OFFICERS are laying the groundwork for the return of at least partially in-person meetings after over a year of all debate being held via video conferencing.
A report presented to Gwynedd’s Democracy Services Committee noted that while it was foreseen that most meetings would continue to be held over Zoom for now, a project was in place to try and eventually enable at least some members to attend in-person.
Meeting in February, it was outlined that as few as five council meetings a year could be held on a face-to-face basis in Gwynedd even after the Covid-19 pandemic is over.
Among the benefits outlined were a reduction in travel and resulting carbon footprint, encouraging more diversity in the council’s membership including younger members, and a more efficient use of councillor and officer time.
The report recommended that only full council meetings, held five times a year and including all 75 members, should be held on a completely face-to-face basis.
But a recent councillor satisfaction survey found that 84% of members preferred committees to be a combination of meetings in the chamber and virtual meetings, with 8% noting chamber meetings only and 8% for virtual meetings only.
During the debate, contributing from home via Zoom or other video conferencing platforms tended to be preferred by those living furthest away from Caernarfon, where the vast majority of council meetings were traditionally held.
But with the county covering 984 square miles, for some councillors the regular journeys can involve round trips of over three hours if representing areas such as Aberdyfi or Aberdaron.
Responding to the survey, one councillor said: “There is definitely a place for virtual meetings, They have their advantages. No travelling, Money saved on travelling expenses. Attend from virtually anywhere.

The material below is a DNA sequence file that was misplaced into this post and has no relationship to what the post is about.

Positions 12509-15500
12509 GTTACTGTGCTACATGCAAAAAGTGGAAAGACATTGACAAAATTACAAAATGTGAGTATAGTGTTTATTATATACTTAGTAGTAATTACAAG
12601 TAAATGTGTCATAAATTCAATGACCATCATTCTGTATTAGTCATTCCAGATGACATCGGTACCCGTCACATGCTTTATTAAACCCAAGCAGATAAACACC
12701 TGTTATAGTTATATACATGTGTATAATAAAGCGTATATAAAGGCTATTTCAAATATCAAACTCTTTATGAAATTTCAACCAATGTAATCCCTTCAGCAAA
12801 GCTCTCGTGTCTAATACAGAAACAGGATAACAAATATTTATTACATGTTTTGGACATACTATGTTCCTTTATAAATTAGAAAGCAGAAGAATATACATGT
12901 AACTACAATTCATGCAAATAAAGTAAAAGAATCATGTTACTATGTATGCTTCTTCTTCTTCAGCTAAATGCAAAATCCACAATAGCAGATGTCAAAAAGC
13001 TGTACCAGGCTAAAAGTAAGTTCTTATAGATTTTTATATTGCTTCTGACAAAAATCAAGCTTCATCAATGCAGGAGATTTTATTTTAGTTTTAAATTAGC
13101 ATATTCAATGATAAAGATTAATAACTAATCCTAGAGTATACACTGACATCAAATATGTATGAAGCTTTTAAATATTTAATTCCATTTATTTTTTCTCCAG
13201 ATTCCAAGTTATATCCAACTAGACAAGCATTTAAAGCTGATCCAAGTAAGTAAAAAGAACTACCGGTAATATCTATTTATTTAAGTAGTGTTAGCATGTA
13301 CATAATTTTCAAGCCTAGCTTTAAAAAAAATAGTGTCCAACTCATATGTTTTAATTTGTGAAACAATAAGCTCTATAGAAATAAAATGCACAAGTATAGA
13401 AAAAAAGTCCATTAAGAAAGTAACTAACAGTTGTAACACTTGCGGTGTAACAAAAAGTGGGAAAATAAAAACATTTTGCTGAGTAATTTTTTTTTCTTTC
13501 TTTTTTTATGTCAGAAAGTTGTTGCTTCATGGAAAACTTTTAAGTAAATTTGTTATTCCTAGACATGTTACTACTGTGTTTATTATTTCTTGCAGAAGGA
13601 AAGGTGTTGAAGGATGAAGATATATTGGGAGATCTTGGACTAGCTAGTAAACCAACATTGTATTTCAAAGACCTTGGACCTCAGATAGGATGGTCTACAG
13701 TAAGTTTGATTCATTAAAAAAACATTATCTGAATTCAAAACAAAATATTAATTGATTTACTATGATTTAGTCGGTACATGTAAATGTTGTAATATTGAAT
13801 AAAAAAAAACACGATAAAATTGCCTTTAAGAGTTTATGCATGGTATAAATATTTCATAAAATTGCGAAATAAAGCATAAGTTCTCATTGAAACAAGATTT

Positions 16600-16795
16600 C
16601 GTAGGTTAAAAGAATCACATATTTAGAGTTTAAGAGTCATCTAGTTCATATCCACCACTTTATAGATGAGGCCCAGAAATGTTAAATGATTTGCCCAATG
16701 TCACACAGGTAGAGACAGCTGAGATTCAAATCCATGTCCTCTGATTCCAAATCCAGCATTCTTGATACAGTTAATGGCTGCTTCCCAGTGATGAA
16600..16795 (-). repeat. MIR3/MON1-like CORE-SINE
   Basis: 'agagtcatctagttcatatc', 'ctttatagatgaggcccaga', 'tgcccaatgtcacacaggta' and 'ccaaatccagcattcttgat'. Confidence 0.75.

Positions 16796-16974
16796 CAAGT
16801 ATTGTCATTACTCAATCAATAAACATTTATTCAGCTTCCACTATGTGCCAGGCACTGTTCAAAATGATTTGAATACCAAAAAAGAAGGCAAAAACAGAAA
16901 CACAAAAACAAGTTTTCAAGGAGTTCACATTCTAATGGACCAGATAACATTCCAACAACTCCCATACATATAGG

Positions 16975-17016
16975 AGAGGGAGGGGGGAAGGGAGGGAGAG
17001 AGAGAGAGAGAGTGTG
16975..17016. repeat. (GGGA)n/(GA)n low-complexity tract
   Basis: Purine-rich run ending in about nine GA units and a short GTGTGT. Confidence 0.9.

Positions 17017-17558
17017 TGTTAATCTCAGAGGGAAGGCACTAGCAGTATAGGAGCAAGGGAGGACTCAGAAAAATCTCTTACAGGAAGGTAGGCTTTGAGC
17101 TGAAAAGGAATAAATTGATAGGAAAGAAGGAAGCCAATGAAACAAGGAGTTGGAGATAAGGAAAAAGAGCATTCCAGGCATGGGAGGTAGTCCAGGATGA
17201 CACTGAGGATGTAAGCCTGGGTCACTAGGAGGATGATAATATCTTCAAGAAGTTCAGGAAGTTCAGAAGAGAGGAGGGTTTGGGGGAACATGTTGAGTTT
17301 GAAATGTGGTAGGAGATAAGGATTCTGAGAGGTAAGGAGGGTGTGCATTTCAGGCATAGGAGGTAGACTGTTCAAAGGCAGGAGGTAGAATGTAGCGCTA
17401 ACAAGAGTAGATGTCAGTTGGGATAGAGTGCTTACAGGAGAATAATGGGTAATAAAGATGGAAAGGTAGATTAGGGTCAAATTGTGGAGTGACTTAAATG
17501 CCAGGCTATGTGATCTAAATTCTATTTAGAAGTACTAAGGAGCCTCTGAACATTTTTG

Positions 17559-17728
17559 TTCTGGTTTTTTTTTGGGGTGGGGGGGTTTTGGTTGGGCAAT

“But, there is no interaction between members and a lack of dynamics that a live meeting has. I think a mixture of both is here to stay.”
Another wrote: “Virtual meetings do not give members an opportunity to look into the eyes of contributors and this deprives them of the ability to fully appreciate the direction of the discussion.”
Addressing Tuesday’s committee meeting, Cllr Dewi Wyn Roberts said: “Personally my views have changed as time goes on, I was previously more satisfied with Zoom but as time goes on I feel I’m missing out on other things.”
Cllr Anne Lloyd Jones added: “I think we’re all starting to tire a little of Zoom to be honest, despite how convenient it is.
“Looking at a screen all day can scramble your head a little.”
The report, accepted by the committee, noted: “The council must adopt and publish arrangements with provision to enable meetings to be held with people who are not all at the same location.
“Such a meeting could be held purely virtually or as a hybrid meeting which is held at a specific location with provision for remote attendance. Although a meeting can be held purely in a specific location, remote attendance for attendees must be provided for.
“The term ‘hybrid’ is used for these types of meetings, and it is envisaged that they will be a normal occurence in the future.”